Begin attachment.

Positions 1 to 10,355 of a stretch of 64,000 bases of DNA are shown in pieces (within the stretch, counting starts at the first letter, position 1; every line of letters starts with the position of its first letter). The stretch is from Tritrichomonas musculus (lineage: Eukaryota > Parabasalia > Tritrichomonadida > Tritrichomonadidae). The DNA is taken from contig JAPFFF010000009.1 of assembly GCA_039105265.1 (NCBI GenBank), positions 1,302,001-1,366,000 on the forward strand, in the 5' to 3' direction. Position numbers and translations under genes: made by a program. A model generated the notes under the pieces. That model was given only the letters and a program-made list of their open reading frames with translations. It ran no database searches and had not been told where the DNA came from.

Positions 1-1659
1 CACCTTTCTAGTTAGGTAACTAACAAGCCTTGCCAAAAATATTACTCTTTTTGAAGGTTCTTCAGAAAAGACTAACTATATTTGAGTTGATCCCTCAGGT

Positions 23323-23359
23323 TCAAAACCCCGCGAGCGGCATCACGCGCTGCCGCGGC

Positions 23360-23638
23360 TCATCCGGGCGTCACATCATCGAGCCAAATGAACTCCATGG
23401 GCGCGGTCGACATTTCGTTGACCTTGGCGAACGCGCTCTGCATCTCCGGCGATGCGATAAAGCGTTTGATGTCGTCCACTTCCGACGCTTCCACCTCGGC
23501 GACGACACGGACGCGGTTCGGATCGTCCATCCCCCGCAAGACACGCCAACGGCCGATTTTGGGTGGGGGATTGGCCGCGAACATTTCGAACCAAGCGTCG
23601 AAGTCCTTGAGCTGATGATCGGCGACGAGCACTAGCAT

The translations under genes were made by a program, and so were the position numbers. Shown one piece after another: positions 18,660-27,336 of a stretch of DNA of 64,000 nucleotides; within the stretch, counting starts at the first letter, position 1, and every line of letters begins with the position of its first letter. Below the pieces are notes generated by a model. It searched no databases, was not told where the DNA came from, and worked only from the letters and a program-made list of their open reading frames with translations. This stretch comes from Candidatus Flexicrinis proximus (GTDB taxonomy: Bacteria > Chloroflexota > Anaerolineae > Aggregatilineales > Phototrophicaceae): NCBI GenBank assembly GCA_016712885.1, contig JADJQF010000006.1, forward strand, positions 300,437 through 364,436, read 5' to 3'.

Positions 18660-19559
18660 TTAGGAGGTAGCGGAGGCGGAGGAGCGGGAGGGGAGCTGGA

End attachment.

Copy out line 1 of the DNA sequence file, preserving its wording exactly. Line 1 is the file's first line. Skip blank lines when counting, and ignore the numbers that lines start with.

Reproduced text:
Positions 1 to 10,355 of a stretch of 64,000 bases of DNA are shown in pieces (within the stretch, counting starts at the first letter, position 1; every line of letters starts with the position of its first letter). The stretch is from Tritrichomonas musculus (lineage: Eukaryota > Parabasalia > Tritrichomonadida > Tritrichomonadidae). The DNA is taken from contig JAPFFF010000009.1 of assembly GCA_039105265.1 (NCBI GenBank), positions 1,302,001-1,366,000 on the forward strand, in the 5' to 3' direction. Position numbers and translations under genes: made by a program. A model generated the notes under the pieces. That model was given only the letters and a program-made list of their open reading frames with translations. It ran no database searches and had not been told where the DNA came from.